Berlin’s Museum Island on Spree River with the golden Alexanderplatz TV tower in the background

Berlin: A Guide to Unexpected Attractions

Berlin’s Museum Island on Spree River with the golden Alexanderplatz TV tower in the background

Berlin: A Guide to Unexpected Attractions

Berlin may be home to the German government, but it is also rich in art, counterculture and unique attractions that are worth adding to your trip itinerary.

Berlin is a city of contradictions. On the one hand, it’s a hot spot for street art, music, and counterculture movements, but it’s also a major financial power and home to the German federal government. The city is undoubtedly modern, yet history looms around every corner. If you’re visiting on business and you’ve already seen the Brandenburg Gate, eaten currywurst, and walked along the Wall, what’s next? The German capital offers plenty of lesser known sites to explore in your free time. Add a few of these off-the-beaten-path Berlin attractions to your itinerary.

Tempelhofer Feld

When Berlin was reunified, the city also consolidated its airports. Officials decommissioned Tempelhof, the most trafficked airfield in post-war Berlin, in 2008 and turned the runways into public park space for Berliners to enjoy year-round. The former runways offer the perfect platform for skating, biking, and kiteboarding, and public green spaces are available for grilling and gardening. The former airport building now houses office space and refugee housing, and planned renovations will bring the Allied Museum to the Tempelhof site in the southern district of Neukölln.

Colorful abstract graffiti art brightens the historic Berlin Wall in Germany
Source: Shutteretsock


Every Saturday and Sunday, Preussen Park in the western district of Wilmersdorf turns into Thaipark, a food bazaar where dozens of families have cooked up delicacies for decades. Fresh noodle dishes, fruit desserts, whole fried fish, and more are available at reasonable prices. Camp out with friends and a picnic blanket to make sure you have plenty of time to try out all the offerings. Some vendors sell iced teas, coffees, and even cocktails, or you’re free to bring your own.

Weissensee Jewish Cemetery

Paying respects at concentration camps is on the itineraries of most tourists in Germany, but visiting Weissensee Jewish Cemetery is another moving option. The largest Jewish cemetery in Europe, Weissensee is located in the eastern part of the city and is the final resting place of more than 100,000 Berliners since 1880. It was mostly unharmed during World War II, and a number of Jews actually survived by hiding in the mausoleums.

The lush, green grounds are open to visitors every day, except Saturdays and Jewish holidays. Men are asked to cover their heads and may borrow yarmulkes at the entrance.

Tropical Islands

Berliners are very inventive when it comes to repurposing outdated architecture. The former Soviet airplane hangar that now houses the indoor resort known as Tropical Islands is a prime example. Located about 40 miles south of Berlin, the indoor retreat maintains a balmy 77 degrees year-round and features everything you could want from a tropical resort: balloon rides, water slides, a spa, miniature golf, and massive beaches.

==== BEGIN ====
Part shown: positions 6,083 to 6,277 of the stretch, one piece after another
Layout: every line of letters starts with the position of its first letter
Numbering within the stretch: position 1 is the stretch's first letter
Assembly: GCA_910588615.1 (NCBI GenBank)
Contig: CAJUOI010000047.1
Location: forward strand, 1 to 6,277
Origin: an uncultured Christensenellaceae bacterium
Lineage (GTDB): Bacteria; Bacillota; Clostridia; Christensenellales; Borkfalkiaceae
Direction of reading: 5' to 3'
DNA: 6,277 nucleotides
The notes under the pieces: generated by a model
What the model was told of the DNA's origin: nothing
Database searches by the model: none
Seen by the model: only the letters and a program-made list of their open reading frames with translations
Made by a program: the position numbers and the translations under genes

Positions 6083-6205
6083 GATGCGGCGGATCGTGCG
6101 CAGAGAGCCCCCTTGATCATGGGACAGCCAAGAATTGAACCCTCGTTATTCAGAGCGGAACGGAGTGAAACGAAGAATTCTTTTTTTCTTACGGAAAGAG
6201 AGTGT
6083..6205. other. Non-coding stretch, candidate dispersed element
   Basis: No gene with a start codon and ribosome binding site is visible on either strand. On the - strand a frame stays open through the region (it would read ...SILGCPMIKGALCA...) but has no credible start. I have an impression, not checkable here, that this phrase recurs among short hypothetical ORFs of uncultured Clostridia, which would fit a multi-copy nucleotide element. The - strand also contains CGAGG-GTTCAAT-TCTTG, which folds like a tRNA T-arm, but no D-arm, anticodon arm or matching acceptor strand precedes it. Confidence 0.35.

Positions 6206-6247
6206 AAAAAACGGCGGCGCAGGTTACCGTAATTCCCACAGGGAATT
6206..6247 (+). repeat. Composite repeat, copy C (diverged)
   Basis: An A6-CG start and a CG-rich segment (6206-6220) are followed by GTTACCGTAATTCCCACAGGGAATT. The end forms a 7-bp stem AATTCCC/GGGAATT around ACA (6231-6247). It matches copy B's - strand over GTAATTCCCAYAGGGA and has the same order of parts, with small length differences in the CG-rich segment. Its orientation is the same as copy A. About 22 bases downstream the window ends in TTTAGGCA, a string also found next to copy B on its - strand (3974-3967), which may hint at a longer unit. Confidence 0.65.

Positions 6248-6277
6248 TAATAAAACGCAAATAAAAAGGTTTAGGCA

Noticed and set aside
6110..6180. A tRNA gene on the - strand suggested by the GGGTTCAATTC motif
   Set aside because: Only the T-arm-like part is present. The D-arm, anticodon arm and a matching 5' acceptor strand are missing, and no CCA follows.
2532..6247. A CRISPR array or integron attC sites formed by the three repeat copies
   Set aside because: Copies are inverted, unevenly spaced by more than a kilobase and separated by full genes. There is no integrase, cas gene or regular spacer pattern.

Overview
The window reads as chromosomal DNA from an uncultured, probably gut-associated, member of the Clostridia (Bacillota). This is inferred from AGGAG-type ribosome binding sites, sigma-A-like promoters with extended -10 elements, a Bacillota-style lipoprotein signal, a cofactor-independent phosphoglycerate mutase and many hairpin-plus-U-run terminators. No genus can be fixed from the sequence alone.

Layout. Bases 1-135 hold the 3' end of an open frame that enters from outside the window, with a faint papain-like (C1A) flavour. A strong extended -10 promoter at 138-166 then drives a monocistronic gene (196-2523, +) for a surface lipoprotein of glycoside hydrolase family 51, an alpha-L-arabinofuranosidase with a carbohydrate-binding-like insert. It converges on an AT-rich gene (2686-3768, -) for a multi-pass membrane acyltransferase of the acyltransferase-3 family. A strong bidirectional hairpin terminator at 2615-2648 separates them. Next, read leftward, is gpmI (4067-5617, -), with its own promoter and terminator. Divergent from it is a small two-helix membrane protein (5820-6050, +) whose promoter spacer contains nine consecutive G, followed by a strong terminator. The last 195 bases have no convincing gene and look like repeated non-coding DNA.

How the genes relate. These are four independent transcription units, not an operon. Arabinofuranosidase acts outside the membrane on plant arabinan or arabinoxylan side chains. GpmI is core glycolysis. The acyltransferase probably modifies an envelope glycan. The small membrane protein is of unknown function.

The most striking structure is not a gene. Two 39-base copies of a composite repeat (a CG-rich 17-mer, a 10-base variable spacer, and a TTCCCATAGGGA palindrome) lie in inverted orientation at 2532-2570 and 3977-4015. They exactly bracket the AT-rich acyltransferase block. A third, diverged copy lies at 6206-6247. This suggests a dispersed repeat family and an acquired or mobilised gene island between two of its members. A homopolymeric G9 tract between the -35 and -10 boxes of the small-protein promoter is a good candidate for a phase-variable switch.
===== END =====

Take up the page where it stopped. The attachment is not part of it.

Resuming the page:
The dome is large enough to house all the skyscrapers in Potsdamer Platz, and although it’s watertight, natural light still shines through to the interior. Enjoy the resort for just a day, or stay overnight in accommodations that range from safari tents in an artificial rainforest to luxury villas nestled high among the waterfalls.


When Berlin was divided into four districts – with the Americans, French, and British controlling the parts in the west and the Russians controlling the east – Teufelsberg served as an American and British spy station on the western edge of the city. Today, the massive radomes and buildings have become a major magnet for graffiti artists, and the land is open to the public daily for a modest entrance fee. If you want to see inside the buildings and enjoy the best view of the Berlin skyline, book a tour.

A view of the historic Tempelhof Airport building that now houses office space in Berlin, Germany
Source: Shutterstock

Public Pools

For anyone who loves water, the public baths of Berlin are a wonderful resource, especially in the cold winter months. Specifically, the public baths at Neukölln and Charlottenburg, which are historic beauties. Both buildings were built more than a century ago and boast mosaics, marble, and Art Nouveau details. Spend the day swimming, soaking, or sweating at various delightful public swimming pools for a small entry fee.

For a more high-end experience, try Liquidrom, which offers otherworldly saltwater soaking pools and saunas with a soundtrack. If you’d prefer to swim in the open air, visit Badeschiff, a pool set in a moored ship on the Spree River.

Lunch at the Berlin Philharmonic

If you love classical music, don’t miss the opportunity to enjoy lunch with a symphony. The Berlin Philharmonic puts on a free 45-minute program every Tuesday from September to June at its home near Potsdamer Platz. Stop in just for the music, or enjoy a catered lunch with all your music loving friends. You have to pay for lunch, and in lieu of charging for the concert, the organization asks attendees for donations to UNICEF. Plan to get there well before the doors open to make sure you get a spot. Attendance is limited to 1,500 people.

Berlin is a city that goes beyond the famous to offer some interesting attractions to travelers that have already visited the hot tourists spots, or are in search of something a little different. Find more ideas for your next trip on the Hertz Facebook page.